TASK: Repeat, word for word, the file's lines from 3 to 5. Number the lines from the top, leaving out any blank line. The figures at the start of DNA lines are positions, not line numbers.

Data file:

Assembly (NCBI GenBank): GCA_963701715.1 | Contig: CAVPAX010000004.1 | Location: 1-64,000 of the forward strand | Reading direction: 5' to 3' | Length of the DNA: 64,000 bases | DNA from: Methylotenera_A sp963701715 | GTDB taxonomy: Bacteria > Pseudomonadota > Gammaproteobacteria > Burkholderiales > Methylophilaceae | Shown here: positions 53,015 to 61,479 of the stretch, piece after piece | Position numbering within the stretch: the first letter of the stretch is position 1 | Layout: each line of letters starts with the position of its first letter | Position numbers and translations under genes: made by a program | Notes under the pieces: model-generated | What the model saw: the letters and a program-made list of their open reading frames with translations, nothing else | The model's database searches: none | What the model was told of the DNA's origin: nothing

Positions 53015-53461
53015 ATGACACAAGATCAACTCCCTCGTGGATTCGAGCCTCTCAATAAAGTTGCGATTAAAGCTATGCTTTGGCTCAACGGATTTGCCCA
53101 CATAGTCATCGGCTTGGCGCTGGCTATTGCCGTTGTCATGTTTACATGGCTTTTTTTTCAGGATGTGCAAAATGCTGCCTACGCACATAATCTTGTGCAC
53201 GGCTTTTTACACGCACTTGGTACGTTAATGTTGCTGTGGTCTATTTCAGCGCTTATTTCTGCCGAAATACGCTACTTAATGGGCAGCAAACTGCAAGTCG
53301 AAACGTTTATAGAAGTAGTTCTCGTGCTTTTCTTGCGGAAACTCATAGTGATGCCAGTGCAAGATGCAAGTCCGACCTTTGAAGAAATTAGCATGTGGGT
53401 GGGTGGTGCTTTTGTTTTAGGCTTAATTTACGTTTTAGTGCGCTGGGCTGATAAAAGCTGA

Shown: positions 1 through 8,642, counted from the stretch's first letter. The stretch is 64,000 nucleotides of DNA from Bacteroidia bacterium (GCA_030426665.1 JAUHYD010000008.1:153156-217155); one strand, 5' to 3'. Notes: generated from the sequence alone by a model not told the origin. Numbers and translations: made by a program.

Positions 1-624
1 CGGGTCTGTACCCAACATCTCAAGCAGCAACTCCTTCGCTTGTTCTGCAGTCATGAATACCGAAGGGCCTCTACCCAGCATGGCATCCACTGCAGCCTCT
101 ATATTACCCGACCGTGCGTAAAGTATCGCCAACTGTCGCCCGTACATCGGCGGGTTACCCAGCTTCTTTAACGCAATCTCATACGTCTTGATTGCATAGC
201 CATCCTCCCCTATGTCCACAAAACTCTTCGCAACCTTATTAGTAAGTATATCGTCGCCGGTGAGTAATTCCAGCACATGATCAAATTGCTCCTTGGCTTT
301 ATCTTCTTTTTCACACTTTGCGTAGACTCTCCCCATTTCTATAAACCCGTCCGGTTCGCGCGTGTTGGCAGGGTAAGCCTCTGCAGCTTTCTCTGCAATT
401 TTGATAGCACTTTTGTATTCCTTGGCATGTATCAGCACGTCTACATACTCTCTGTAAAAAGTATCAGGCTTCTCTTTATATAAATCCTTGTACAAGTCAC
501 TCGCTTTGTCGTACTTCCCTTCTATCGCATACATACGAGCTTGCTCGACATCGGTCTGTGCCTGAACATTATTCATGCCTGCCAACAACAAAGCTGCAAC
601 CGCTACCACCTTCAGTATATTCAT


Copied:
53015 ATGACACAAGATCAACTCCCTCGTGGATTCGAGCCTCTCAATAAAGTTGCGATTAAAGCTATGCTTTGGCTCAACGGATTTGCCCA
53101 CATAGTCATCGGCTTGGCGCTGGCTATTGCCGTTGTCATGTTTACATGGCTTTTTTTTCAGGATGTGCAAAATGCTGCCTACGCACATAATCTTGTGCAC
53201 GGCTTTTTACACGCACTTGGTACGTTAATGTTGCTGTGGTCTATTTCAGCGCTTATTTCTGCCGAAATACGCTACTTAATGGGCAGCAAACTGCAAGTCG